Turansky weaves a beautiful story of restoration and redemption and shows that no matter how many years have passed, how much hardship has been endured, regardless of the most of the circumstances causing the separation (if they were circumstances beyond your control and not because of something you did wrong), love can conquer all. It is a story about promises made and promises kept. Mostly, it shows the importance of a family rallying together to support one another and ultimately love never fails.
I was provided a complimentary copy of this novel by WaterbrookMultnomah. The opinions expressed here are completely my own and without influence
Wonderful conclusion to this series
I was so looking forward to the continuation story of the McAlister Family. The search for Grace McAlister continues. She has been adopted by a wealthy family in Canada. It’s been ten years. Grace, has buried her past for many years, not wanting to remember it. Garth leaves Canada to go serve in World War I. He leaves behind his girlfriend Emma Lafferty. Emma promises Garth that she will wait for him to return. They keep in touch through letters, for about three years, until the letters suddenly stop coming. Garth returns to Canada after the war and is determined to find his sister Grace and his lost love Emma. I loved Emma’s story, she was such a sweet and relatable person. The storyline of the British Home Children is sure to pull at your heartstrings. It is amazing to me how strong those children were, to be able to make it through what they endured during that time period. I especially like the brother sister family bond between Grace and her siblings. Family is so important to all of them. The way the author ties up all the loose ends from the first story in this story leaves all questions answered. This is a wonderful faith based story. I always love when the characters in a story trust in God to bring them through the trials and tribulations of their life.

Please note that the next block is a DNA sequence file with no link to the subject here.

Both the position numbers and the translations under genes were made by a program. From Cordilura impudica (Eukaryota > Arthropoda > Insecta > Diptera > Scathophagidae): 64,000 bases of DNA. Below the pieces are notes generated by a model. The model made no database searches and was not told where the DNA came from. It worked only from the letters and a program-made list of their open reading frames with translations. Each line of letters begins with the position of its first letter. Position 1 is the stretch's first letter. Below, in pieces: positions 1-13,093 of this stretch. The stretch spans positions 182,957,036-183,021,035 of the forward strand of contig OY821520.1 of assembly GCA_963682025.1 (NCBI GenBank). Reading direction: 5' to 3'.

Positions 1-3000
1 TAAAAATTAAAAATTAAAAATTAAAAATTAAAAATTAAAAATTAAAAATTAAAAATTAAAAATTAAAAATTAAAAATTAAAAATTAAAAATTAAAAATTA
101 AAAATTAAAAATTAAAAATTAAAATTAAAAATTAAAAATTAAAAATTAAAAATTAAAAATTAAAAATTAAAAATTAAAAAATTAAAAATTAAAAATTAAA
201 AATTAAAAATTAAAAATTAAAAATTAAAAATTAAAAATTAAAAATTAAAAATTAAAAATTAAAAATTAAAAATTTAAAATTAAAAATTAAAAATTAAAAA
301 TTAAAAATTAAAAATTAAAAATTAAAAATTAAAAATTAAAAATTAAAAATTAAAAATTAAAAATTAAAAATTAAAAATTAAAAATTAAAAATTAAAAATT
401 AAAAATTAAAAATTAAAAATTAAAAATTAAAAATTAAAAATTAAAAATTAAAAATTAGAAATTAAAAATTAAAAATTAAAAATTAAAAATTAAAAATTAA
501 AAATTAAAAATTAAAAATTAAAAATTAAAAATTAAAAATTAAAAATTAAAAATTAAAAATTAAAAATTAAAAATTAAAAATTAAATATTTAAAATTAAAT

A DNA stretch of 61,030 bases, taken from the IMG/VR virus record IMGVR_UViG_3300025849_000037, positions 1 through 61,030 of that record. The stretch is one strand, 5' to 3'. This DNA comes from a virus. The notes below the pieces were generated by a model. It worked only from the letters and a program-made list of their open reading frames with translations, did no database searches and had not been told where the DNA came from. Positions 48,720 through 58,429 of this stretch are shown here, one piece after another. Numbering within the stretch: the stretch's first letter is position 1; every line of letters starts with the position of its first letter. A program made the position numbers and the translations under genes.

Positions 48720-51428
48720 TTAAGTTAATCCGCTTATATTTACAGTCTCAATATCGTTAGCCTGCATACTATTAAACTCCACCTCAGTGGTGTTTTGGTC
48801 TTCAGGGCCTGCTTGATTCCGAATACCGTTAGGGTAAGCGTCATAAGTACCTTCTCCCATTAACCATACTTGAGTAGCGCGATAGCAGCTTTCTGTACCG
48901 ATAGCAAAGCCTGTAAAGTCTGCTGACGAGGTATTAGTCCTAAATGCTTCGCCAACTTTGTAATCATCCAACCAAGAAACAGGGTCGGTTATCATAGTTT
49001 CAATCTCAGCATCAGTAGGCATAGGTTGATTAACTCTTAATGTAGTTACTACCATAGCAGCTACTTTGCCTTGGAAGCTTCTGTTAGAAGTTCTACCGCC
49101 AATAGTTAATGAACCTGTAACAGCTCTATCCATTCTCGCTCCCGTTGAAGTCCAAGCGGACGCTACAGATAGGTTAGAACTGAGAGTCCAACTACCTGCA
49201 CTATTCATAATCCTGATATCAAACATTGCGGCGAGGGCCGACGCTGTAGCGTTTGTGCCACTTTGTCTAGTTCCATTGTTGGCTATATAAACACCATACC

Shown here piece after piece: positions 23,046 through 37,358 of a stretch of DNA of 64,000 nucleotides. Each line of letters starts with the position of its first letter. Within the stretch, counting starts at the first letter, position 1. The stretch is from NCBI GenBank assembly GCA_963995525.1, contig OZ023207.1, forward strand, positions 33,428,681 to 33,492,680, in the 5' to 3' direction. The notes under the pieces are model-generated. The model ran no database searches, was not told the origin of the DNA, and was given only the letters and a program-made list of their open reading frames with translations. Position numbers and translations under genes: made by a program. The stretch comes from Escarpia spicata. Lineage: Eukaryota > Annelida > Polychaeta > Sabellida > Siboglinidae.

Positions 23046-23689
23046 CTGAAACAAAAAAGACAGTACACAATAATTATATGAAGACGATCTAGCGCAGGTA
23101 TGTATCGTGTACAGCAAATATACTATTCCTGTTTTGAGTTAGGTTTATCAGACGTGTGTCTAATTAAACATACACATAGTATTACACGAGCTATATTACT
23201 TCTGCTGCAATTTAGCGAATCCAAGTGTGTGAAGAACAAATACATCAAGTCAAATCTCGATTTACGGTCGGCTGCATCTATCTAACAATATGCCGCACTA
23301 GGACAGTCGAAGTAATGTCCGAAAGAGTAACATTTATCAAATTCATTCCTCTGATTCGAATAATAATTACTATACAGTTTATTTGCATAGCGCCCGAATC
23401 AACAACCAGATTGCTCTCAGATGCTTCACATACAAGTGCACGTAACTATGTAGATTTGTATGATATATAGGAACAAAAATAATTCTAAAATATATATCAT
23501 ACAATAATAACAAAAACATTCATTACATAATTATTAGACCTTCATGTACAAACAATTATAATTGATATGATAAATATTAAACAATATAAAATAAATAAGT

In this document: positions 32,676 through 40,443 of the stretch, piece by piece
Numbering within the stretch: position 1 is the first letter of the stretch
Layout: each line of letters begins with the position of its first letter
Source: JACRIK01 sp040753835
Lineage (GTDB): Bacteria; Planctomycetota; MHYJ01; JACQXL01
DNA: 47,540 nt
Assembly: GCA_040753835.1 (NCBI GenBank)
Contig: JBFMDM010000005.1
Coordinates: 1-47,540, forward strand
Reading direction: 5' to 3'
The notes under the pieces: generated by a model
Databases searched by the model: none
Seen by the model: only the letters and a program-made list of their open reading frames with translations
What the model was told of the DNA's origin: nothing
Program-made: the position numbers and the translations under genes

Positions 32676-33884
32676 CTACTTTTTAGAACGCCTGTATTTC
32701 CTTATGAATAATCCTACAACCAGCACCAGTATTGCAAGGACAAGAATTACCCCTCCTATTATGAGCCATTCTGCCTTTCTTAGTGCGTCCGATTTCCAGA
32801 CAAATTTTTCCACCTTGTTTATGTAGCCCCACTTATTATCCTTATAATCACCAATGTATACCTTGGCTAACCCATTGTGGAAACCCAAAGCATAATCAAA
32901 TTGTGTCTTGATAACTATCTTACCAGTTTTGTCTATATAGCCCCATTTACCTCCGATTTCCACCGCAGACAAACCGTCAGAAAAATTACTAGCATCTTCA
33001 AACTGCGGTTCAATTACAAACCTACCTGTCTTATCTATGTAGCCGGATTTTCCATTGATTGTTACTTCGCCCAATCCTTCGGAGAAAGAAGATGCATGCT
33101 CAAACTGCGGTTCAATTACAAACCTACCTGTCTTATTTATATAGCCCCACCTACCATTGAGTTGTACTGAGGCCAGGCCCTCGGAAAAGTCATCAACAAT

I absolutely loved this series. The plot twists and turns kept me completely engrossed in the book and I highly recommend it. Thank you Carrie Turansky for such a wonderful series. I loved it!
Shining a light on the path ahead and helping me see my way.
The search for Grace continues.....It’s been 10 years since she arrived at the Hamilton’s home in 1909 and Grace has all but forgotten her birth family. Will the others ever find her and prove they are still alive? Returning safely from the war, Garth and Rob try to return to their old lives. Will they find those they love still waiting?
The author has done a fabulous job of taking the reader into the world of the British Home Child who is no longer a child. While it appeared the communities were happy to help these children when they were young - using them as indentured servants - now that they were grown up, the stigma of their background could not be hidden. If something negative happened in the area, the BHC were the first to be accused, often charged with things they had never done. Would anyone stand up for them?
This second book in the McAlister Family series was received through WaterBrook Multnomah, Random House and NetGalley. These observations and comments are my own and were in no way solicited.